Provide your own DKIM authentication token (BYODKIM) in Amazon SES - Amazon Simple Email Service

Provide your own DKIM authentication token (BYODKIM) in Amazon SES

As an alternative to using Easy DKIM, you can instead configure DKIM authentication by using your own public-private key pair. This process is known as Bring Your Own DKIM (BYODKIM).

With BYODKIM, you can use a single DNS record to configure DKIM authentication for your domains, as opposed to Easy DKIM, which requires you to publish three separate DNS records. Additionally, with BYODKIM you can rotate the DKIM keys for your domains as often as you want.

Warning

If you currently have Easy DKIM enabled and are transitioning over to BYODKIM, be aware that Amazon SES will not use Easy DKIM to sign your emails while BYODKIM is being set up and your DKIM status is in a pending state. Between the moment you make the call to enable BYODKIM (either through the API or console) and the moment when SES can confirm your DNS configuration, your emails may be sent by SES without a DKIM signature. Therefore, it is advised to use an intermediary step to migrate from one DKIM signing method to the other (e.g., using a subdomain of your domain with Easy DKIM enabled and then deleting it once BYODKIM verification has passed), or perform this activity during your application's downtime, if any.

Step 1: Create the key pair

To use the Bring Your Own DKIM feature, you first have to create an RSA key pair.

The private key that you generate must use at least 1024-bit RSA encryption and up to 2048-bit, and be encoded using base64 (PEM) encoding. See DKIM signing key length to learn more about DKIM signing key lengths and how to change them.

Note

You can use third-party applications and tools to generate RSA key pairs as long as the private key is generated with at least 1024-bit RSA encryption and up to 2048-bit, and is encoded using base64 (PEM) encoding.

In the following procedure, the example code which uses the openssl genrsa command that's built into most Linux, macOS, or Unix operating systems to create the key pair will automatically use base64 (PEM) encoding.

To create the key pair from the Linux, macOS, or Unix command line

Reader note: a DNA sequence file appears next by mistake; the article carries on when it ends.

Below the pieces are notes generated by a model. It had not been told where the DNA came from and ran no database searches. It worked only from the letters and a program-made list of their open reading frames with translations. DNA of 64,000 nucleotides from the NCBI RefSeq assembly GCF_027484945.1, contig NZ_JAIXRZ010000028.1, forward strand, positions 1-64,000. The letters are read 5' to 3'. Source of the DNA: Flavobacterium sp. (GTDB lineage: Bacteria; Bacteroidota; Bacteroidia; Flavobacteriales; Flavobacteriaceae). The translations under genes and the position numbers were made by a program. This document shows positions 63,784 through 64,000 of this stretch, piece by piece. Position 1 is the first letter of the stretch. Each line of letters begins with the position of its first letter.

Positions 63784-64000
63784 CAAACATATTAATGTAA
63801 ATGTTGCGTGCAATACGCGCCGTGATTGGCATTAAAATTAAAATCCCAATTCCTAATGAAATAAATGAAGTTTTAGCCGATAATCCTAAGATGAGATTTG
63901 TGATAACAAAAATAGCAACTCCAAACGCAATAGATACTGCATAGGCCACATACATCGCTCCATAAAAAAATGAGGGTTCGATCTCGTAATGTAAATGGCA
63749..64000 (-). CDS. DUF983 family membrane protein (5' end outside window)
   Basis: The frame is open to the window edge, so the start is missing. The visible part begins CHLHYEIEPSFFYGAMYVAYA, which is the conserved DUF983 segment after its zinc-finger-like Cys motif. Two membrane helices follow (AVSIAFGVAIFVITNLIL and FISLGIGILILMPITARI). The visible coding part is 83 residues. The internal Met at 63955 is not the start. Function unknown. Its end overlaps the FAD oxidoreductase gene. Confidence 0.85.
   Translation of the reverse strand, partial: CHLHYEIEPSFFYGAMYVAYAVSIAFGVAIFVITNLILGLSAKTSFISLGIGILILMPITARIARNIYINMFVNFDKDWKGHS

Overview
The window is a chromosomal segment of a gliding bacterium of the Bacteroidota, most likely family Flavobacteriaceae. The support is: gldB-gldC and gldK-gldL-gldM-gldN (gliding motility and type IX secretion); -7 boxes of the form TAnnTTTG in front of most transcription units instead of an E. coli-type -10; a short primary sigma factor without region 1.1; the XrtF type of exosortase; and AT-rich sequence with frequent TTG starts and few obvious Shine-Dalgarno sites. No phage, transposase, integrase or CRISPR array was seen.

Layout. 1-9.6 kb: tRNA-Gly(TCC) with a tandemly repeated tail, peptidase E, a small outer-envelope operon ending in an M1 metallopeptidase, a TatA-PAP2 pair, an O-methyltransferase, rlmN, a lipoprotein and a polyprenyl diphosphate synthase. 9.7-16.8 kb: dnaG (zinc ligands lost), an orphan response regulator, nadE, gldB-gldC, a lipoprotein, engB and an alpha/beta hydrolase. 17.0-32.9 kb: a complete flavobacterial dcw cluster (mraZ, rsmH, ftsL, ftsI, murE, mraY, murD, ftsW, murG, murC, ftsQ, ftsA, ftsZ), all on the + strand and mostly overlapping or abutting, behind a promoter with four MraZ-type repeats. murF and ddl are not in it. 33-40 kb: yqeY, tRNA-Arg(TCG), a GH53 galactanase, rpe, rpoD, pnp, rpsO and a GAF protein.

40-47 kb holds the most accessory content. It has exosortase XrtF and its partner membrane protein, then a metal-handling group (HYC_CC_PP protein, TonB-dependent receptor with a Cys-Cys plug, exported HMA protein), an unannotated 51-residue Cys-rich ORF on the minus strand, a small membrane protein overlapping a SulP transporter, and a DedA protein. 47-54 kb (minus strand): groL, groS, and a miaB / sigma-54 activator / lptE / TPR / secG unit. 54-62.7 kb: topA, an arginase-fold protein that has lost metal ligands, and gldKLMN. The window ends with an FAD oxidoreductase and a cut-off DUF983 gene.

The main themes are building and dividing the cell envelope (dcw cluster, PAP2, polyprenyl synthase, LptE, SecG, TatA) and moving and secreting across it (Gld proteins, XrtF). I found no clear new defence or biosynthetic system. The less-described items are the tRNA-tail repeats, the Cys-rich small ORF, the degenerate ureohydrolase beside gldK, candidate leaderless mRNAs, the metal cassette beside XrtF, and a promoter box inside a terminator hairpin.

1. At the command line, enter the following command to generate the private key replacing nnnn with a bit length of at least 1024 and up to 2048:

    openssl genrsa -f4 -out private.key nnnn
  2. At the command line, enter the following command to generate the public key:

    openssl rsa -in private.key -outform PEM -pubout -out public.key

Step 2: Add the selector and public key to your DNS provider's domain configuration

Now that you've created a key pair, you have to add the public key as a TXT record to the DNS configuration for your domain.

To add the public key to the DNS configuration for your domain

  1. Sign in to the management console for your DNS or hosting provider.

  2. Add a new text record to the DNS configuration for your domain. The record should use the following format:

    Name Type Value

    selector._domainkey.example.com

    TXT

    p=yourPublicKey

    In the preceding example, make the following changes:

    • Replace selector with a unique name that identifies the key.

      Note

      A small number of DNS providers don't allow you to include underscores (_) in record names. However, the underscore in the DKIM record name is required. If your DNS provider doesn't allow you to enter an underscore in the record name, contact the provider's customer support team for assistance.

    • Replace example.com with your domain.

    • Replace yourPublicKey with the public key that you created earlier and include the p= prefix as shown in the Value column above.

      Note

      When you publish (add) your public key to your DNS provider, it must be formatted as follows:

      • You have to delete the first and last lines (-----BEGIN PUBLIC KEY----- and -----END PUBLIC KEY-----, respectively) of the generated public key. Additionally, you have to remove the line breaks in the generated public key. The resulting value is a string of characters with no spaces or line breaks.